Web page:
The Post’s View

E.U. policy toward Cuba must not overlook its human rights abuses

AS AN island nation with a failed socialist economy, Cuba depends for its survival on those beyond its borders. Venezuela has been its principal patron in recent years, but trade with the European Union is also significant. The European Union is Cuba’s second-most important trading partner and biggest external investor; one-third of all tourists to the island each year come from E.U. countries. Outsiders can influence Cuba, at least at the margins, and they should take advantage of that leverage.

On Feb. 10, the foreign ministers of the 28 E.U. member states will meet in Brussels. On their agenda is whether to begin a negotiation toward a new “political and cooperation agreement” with Cuba, which is being pushed by Spain and some others. Before they rush into a new handshake in Havana, this is a good moment for Europe to take a stand for human rights and send a message to Raúl Castro and his brother Fidel that investments and aid are linked to progress toward democracy and an end to repression.

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A decade ago, a visionary dissident, Oswaldo Payá, launched the Varela Project in Cuba, an initiative seeking a legal plebiscite on democracy, free speech and release of political prisoners. More than 11,000 people courageously signed his petition at the time — more than 25,000 back it today — and the regime reacted with cruel disdain. In the “Black Spring” wave of arrests and repression in early 2003, some 75 activists were sentenced to long prison terms. Wisely, the E.U. reacted with disgust to the crackdown, and relations with Cuba soured.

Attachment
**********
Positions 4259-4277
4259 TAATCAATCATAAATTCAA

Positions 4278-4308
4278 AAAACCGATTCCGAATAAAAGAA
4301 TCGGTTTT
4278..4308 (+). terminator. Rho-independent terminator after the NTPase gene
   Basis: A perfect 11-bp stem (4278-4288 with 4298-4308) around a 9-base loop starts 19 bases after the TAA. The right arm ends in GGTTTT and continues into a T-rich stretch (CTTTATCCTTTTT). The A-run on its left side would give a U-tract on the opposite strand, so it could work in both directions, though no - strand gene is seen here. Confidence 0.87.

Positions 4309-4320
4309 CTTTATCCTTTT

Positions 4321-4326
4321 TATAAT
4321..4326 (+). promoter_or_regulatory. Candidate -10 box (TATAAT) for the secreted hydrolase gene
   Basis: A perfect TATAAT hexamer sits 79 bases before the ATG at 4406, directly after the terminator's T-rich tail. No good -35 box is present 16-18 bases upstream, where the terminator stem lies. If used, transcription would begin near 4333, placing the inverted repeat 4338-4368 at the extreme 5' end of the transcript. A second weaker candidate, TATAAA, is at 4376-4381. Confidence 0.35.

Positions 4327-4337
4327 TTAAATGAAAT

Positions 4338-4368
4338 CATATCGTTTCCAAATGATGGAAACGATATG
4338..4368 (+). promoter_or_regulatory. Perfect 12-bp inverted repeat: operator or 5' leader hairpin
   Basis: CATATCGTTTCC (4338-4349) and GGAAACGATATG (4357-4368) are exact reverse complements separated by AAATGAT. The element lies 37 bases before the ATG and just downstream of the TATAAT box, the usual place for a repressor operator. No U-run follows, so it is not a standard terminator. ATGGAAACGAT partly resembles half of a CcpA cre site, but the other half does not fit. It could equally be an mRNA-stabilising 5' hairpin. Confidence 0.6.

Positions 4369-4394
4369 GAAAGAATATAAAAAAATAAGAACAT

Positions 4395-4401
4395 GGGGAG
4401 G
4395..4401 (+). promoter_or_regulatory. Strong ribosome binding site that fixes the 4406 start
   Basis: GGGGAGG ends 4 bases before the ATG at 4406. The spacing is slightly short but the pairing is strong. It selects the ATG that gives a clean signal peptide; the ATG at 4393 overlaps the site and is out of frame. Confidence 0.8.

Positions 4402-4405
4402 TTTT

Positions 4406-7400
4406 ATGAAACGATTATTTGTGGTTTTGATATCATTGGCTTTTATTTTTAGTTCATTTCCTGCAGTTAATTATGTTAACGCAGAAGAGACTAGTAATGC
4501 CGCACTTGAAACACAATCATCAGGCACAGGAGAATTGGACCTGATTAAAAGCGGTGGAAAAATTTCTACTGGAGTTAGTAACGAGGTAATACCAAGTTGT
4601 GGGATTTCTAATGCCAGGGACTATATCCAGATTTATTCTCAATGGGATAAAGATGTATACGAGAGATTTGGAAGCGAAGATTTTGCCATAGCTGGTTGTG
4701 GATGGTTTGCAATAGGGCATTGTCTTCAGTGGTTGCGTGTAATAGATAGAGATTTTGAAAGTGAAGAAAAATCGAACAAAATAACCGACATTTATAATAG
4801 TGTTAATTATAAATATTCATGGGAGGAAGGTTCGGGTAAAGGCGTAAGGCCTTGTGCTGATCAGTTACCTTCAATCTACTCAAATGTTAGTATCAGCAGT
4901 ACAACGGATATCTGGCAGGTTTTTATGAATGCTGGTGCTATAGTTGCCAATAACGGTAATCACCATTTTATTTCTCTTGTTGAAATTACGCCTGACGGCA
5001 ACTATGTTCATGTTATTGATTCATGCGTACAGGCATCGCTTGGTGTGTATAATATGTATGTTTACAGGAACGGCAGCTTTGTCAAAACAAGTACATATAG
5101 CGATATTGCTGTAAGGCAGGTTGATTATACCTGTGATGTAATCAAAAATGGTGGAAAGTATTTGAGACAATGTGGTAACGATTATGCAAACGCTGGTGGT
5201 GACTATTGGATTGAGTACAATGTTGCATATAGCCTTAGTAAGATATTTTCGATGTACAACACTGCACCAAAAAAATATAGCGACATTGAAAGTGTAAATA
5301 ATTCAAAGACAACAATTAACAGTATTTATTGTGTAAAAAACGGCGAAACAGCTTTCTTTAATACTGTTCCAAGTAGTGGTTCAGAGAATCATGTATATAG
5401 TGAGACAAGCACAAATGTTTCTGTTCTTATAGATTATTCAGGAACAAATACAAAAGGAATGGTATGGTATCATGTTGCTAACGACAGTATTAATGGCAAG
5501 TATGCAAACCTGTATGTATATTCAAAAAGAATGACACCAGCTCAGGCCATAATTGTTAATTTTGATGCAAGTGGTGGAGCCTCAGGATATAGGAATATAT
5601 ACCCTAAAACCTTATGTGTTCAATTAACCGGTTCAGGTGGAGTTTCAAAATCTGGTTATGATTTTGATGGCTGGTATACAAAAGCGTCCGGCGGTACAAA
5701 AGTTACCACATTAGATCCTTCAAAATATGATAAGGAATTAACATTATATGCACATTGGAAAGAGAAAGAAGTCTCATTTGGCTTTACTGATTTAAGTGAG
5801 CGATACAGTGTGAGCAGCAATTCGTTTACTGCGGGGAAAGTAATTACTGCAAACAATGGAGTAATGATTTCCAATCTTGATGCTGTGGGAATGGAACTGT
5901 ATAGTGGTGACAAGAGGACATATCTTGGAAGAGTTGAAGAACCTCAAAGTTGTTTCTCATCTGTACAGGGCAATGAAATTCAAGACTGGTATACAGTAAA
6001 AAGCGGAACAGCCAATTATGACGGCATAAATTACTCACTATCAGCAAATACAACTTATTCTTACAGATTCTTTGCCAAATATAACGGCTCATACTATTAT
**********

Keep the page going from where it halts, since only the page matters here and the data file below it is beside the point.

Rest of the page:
The European Parliament in 2002 recognized Mr. Payá’s effort, awarding him the Sakharov Prize for Freedom of Thought, given each year “to honor exceptional individuals who combat intolerance, fanaticism and oppression.” The Web site for the prize notes that Mr. Payá was attempting to change Cuba using legal means, from within.

In July 2012, Mr. Payá was killed in a car wreck in eastern Cuba under suspicious circumstances, along with another activist, Harold Cepero. The vehicle in which they were riding was rammed from behind by a car bearing government license plates, according to the driver. There has yet to be an independent and credible investigation of the circumstances of the crash.

Before the E.U. foreign ministers act, they should read the Jan. 17 letter sent from Havana by the Christian Liberation Movement, of which Mr. Payá was a leader. It notes that there has been a wave of arbitrary detentions, beatings and suspicious deaths over the past two years and cautions that, in his recent gradual liberalization measures, Raúl Castro “grants privileges and permissions, but not our right to have rights.”

On Dec. 11, the European Parliament expressed concern about the human rights situation in Cuba and called for “an international and independent committee of inquiry” to investigate the deaths of Mr. Payá and Mr. Cepero. We hope the E.U. foreign ministers are listening to the parliament that honored Mr. Payá with the Sakharov Prize a decade ago.

 
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